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OP-ED: An example worth following?

  • Published at 11:52 pm October 8th, 2020
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Should our lawyers take a stand against representing rapists they know to be guilty?

In the recent incident of gang rape of a housewife in Sylhet MC College hostel, no lawyer agreed to stand by the miscreants accused of the crime. You won’t get examples of this kind in the country in the recent past. 

As far as I can recall, lawyers had taken a similar stand in the case of the highly criticized and notorious seven-murder incident of Narayanganj several years back.

It is said that a person is to be considered innocent until he’s proven guilty of a crime in a court of law and everybody has the right to legal support, no matter if he is a complainant or defendant. So, it is a custom that the state comes forward to appoint a lawyer to defend the accused if he is unable to do so. 

It is also a common scenario that lawyers generously come forward to extend their legal support both to the complainant and defendant. You wouldn’t find lawyers denying legal support to defendants in any of the highly criticized incidents of the recent past, such as the Rifat murder, the casino scams, the Papia scandal, the coronavirus test certificate forgeries by Regent-GKG, or the killing of Major (retd) Sinha.

So, what was special about this particular incident that lawyers felt that they had to make an exception? One of the major elements in the seven-murder killing case of Narayanganj was that the key victim was a lawyer, who became the target of miscreants simply because he was committed to discharging his professional responsibilities sincerely. 

What’s been the driving force behind lawyers’ stand in the MC College incident? Was that because the incident had been so nasty that it prompted lawyers to consider standing by its committers highly immoral? 

One should not forget that the country had witnessed even more notorious incidents in past. Besides, it’s also possible that all of the guys accused of the incident were not guilty of the crime or, at least, to the same extent.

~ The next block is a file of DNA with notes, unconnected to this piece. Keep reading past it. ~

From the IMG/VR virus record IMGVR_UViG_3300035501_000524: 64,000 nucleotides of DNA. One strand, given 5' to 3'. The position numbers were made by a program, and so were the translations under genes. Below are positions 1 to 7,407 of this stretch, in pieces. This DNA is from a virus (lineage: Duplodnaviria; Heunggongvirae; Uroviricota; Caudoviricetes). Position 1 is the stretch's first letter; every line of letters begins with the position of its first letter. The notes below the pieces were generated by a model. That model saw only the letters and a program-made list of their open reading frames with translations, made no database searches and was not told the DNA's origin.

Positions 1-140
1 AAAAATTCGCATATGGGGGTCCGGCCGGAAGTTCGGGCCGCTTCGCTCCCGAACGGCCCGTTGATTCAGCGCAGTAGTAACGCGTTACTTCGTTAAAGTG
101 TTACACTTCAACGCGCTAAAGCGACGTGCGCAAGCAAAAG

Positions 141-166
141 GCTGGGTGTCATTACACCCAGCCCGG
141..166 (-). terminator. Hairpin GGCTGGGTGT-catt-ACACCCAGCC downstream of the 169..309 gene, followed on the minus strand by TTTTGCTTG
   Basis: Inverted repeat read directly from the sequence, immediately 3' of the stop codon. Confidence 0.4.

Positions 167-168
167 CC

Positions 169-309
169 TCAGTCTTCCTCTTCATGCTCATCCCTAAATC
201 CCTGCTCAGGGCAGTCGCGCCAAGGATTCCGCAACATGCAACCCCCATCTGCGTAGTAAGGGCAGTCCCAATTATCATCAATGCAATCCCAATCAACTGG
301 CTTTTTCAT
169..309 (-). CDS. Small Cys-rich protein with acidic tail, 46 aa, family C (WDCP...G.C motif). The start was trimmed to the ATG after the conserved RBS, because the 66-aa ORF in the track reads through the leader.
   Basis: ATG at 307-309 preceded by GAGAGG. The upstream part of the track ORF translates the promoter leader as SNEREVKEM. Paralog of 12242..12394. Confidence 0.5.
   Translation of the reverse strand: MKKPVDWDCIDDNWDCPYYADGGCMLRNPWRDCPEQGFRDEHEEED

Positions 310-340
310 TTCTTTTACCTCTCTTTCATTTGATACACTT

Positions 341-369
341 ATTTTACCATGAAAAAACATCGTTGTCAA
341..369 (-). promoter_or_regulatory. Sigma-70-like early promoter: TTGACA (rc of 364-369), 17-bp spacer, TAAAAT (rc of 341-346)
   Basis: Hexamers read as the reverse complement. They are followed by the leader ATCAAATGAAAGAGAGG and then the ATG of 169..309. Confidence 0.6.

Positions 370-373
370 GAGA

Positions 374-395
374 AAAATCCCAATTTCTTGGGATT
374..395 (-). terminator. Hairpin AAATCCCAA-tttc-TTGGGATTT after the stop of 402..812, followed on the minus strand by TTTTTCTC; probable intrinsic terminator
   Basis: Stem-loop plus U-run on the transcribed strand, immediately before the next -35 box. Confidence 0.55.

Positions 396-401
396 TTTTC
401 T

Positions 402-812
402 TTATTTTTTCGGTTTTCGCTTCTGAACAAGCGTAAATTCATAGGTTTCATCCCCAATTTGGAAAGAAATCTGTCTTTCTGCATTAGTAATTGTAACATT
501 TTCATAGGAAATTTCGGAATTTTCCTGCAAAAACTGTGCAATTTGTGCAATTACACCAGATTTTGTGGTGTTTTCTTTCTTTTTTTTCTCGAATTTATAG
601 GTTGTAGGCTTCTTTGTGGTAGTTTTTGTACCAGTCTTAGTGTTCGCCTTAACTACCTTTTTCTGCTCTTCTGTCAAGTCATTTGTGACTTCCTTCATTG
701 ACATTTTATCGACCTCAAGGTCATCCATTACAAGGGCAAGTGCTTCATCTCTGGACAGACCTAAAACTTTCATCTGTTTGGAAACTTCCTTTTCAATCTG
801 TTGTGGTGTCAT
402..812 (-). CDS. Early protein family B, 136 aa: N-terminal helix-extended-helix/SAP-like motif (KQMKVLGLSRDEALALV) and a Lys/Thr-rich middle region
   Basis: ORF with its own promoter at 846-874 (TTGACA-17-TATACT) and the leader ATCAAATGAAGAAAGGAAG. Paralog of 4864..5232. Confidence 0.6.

So, what’s the point then? Was it because the accused miscreants not only lost the patronage of influential quarters, but also didn’t have enough financial support to challenge the complaints against them in a court of law?

I want to believe that the first consideration, I mean the moral issue, has come to play in the lawyers’ decision. The question remains: Why did the same consideration not work in other criminal incidents noted above? 

Let’s look at this more broadly. Isn’t it inevitable for an accused to disclose the total story to his lawyer when he seeks legal support? What should be the course of action for a lawyer when he gets to know that the client seeking his support was really guilty of the offence? What are the directives of law here? Even if the law permits, do the ethics approve supporting a “certain” criminal?

If it’s the ethical consideration that prompted lawyers in Sylhet (I want to believe so) in deciding their stand, then history would commemorate it as a landmark in the legal arena of the country. Of course, allegation doesn’t necessarily mean guilt. 

Sometimes an individual might even face false allegations. In other instances, charges may be framed against an individual for committing a more serious crime than he actually did. In such instances, it comes down to not only the professional responsibility of a lawyer to support the defendant, but to his moral obligation, too. 

However, when the lawyer has good reason to believe that the client seeking his support is really guilty of the crime and decides not to support him like in the Sylhet incident, you can certainly expect that the barometer of the morale of professional criminals would come down in the country.

It is worth mentioning that professional miscreants in this country are often rich in wealth and have strong influence in the socio-political arena or they are backed by such influential quarters. Facing court is not a big challenge for them at all. 

They always like to feel confident that they would be able to manage bail from the court, either using their own influence or being supported by their influential patrons. It is only the lawyers who can take a stand of not moving for real/professional miscreants and break down their spines.

May we expect, then, that the lawyer community in the country would come forward collectively with such a historic decision to contain the continued up-trend in such crimes?

Dr Mohammad Didare Alam Muhsin is a Professor of Pharmacy at Jahangirnagar University.

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